A benefit of the rules that the Commission states that it was able to quantify is the impact of qualifying central counterparty (QCCP) status of Office of the Comptroller of the Currency (OCC) to non-U.S. bank clearing members at OCC. This benefit comes as a result of lower capital requirements against exposures to QCCPs relative to non-qualifying central counterparties (CCPs). The Commission provided an estimate of the upper bound of this benefit, $1.2 billion per year, or 0.73 percent of the aggregate 2015 net income reported by bank clearing members at OCC. The Commission states that it believes that the actual benefits flowing from QCCP status would likely be higher due to benefits for foreign bank members of Fixed Income Clearing Corporation and Intercontinental Exchange Clear Europe, in addition to the benefits described with respect to OCC. The Commission believes that the rules will result in an increase in financial stability insofar as they result in minimum standards at covered clearing agencies that are higher than those standards implied by current practices at covered clearing agencies. Some of this increased stability may come as a result of lower activity as the adopted rules cause participants to internalize a greater proportion of the costs that their activity imposes on the financial system, reducing the costs of default, conditional on a default event occurring. According to the Commission, increased stability may also come as a result of higher risk management standards at covered clearing agencies that effectively lower the probability that either covered clearing agencies or their members default.
(ii) Agency actions relevant to the Regulatory Flexibility Act (RFA), 5 U.S.C. §§ 603-605, 607, and 609
The Commission certified that this final rule will not have a significant economic effect on a substantial number of small entities.
(iii) Agency actions relevant to sections 202-205 of the Unfunded Mandates Reform Act of 1995, 2 U.S.C. §§ 1532-1535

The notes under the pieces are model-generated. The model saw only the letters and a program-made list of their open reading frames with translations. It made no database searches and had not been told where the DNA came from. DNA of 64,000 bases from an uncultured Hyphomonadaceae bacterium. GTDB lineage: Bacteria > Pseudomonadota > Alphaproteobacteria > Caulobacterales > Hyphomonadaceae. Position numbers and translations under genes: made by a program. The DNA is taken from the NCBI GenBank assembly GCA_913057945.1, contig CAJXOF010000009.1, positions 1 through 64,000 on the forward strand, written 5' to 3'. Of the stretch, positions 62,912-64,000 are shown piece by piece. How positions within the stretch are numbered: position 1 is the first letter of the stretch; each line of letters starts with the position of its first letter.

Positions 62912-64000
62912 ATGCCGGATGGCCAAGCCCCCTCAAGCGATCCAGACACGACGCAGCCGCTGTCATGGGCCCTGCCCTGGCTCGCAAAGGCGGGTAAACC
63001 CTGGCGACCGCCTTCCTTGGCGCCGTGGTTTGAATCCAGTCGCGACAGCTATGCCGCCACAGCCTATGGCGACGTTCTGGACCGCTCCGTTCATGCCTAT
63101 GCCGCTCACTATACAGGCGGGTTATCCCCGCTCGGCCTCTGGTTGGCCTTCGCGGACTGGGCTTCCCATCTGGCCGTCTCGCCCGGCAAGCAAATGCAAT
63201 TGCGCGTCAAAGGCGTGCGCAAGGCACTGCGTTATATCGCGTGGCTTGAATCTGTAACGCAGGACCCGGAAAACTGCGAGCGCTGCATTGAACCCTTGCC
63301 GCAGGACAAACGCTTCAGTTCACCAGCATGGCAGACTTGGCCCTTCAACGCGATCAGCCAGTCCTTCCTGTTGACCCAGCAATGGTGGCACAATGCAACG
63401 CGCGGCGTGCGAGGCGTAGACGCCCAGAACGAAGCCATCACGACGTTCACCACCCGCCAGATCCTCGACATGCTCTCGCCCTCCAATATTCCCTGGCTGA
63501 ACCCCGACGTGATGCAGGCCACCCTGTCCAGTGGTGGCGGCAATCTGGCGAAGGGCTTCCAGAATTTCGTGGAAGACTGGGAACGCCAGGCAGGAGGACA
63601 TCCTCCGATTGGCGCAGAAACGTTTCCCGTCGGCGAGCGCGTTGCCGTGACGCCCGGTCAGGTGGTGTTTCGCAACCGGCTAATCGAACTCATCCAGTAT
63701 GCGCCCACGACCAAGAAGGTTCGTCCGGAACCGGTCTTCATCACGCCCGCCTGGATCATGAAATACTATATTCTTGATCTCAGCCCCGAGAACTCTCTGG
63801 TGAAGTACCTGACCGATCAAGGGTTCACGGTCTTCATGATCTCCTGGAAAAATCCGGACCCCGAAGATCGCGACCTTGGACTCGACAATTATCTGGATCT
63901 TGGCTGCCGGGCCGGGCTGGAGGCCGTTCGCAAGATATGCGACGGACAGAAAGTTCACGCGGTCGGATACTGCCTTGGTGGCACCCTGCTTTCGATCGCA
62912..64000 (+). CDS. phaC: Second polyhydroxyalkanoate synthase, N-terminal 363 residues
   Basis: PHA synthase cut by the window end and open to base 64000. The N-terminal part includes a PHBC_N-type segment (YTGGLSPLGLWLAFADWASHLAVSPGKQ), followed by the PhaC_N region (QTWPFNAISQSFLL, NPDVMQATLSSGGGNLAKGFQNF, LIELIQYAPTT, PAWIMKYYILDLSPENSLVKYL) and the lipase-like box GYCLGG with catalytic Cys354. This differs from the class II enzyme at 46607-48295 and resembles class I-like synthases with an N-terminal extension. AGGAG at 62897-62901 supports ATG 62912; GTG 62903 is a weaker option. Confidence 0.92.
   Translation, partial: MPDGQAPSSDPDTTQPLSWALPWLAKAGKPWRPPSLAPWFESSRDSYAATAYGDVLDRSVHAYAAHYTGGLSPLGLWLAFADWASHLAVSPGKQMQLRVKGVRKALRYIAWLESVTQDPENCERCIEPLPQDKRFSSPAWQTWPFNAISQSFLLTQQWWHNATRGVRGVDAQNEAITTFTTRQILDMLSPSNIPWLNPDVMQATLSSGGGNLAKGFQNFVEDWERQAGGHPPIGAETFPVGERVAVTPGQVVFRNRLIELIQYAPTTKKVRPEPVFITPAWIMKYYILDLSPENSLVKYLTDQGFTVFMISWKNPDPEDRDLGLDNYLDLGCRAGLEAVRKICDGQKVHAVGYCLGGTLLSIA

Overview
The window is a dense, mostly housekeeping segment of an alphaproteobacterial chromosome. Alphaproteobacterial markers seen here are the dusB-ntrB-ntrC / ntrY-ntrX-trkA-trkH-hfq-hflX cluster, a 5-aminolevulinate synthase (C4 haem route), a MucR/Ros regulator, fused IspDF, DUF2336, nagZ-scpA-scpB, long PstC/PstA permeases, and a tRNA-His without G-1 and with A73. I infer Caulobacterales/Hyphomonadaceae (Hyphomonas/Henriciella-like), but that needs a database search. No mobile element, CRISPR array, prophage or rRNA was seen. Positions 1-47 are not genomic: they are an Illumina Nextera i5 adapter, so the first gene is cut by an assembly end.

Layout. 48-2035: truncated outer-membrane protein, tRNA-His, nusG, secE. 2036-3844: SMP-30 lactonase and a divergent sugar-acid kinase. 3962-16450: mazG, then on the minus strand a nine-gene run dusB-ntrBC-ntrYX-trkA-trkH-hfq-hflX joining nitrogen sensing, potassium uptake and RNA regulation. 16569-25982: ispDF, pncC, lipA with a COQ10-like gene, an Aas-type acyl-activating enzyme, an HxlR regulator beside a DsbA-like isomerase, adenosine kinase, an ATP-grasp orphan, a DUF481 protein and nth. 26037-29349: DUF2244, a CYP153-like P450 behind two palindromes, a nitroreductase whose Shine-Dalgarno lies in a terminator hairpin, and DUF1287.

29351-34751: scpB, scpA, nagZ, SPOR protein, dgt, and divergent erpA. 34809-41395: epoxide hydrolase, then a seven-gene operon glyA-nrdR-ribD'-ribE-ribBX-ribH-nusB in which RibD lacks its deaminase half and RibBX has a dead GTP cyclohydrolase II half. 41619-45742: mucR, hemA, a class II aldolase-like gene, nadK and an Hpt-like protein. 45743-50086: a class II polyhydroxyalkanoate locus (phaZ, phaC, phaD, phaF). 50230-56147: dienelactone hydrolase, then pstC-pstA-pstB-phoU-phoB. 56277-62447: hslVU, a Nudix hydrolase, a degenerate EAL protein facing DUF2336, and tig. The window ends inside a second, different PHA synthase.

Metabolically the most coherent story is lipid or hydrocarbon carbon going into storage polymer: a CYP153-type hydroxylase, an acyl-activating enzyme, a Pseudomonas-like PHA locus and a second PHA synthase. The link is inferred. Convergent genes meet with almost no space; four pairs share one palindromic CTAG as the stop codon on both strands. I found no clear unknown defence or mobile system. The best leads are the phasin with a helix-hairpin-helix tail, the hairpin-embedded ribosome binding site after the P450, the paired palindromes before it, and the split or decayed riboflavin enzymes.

As an independent regulatory agency, the Commission is not subject to the Act.
(iv) Other relevant information or requirements under acts and executive orders
Administrative Procedure Act, 5 U.S.C. §§ 551 et seq.
On March 26, 2014, the Commission published a proposed rule. 79 Fed. Reg. 16,865. On May 22, 2014, the Commission published a correction and republished the proposed rule. 79 Fed. Reg. 29,507. The Commission received 17 comment letters in response to the proposed rule, to which it responded to in the final rule. Commenters included market participants from across the financial industry, including registered clearing agencies, non-U.S. clearing agencies, non-profit groups, various entities participating in or representing professionals who provide investment or asset management services, participants in the derivatives markets, an association of banks representing clearing participants and members of certain central counterparty services, and members of the general public.
Paperwork Reduction Act (PRA), 44 U.S.C. §§ 3501-3520
The Commission determined that this final rule imposes 25 new information collection requirements under the Act and provided summaries of them in the final rule. The Commission submitted them to the Office of Management and Budget (OMB) for review. Because the Commission is revising the collection of information under Rule 17Ad-22 to account for new Rule 17Ad-22(e), the Commission will use the same title and control number: “Clearing Agency Standards for Operation and Governance,” OMB Control No. 3235-0695. Since Rule 17Ab2-2 contains a new collection of information requirement, the title and control number are “Determinations Affecting Covered Clearing Agencies,” OMB Control No. 3235-0728. The Commission provided notice of PRA estimates in the Covered Clearing Agencies Standards proposing release and received no comments in response. The Commission further noted that the policies and procedures would also be used by the Commission as part of its ongoing efforts to monitor and enforce compliance with the federal securities laws through, among other things, examinations and inspections.
Statutory authorization for the rule
The Commission promulgated this final rule under the authority of the Securities Exchange Act of 1934 and, particularly, section 17A thereof, 15 U.S.C. 78q-1, and pursuant to section 805 of the Clearing Supervision Act, 12 U.S.C. 5464, the Commission is adopting amendments to Rule 17Ad-22 and new Rule 17Ab2-2.
Executive Order No. 12,866 (Regulatory Planning and Review)
As an independent regulatory agency, the Commission is not subject to the Order.
Executive Order No. 13,132 (Federalism)
As an independent regulatory agency, the Commission is not subject to the Order.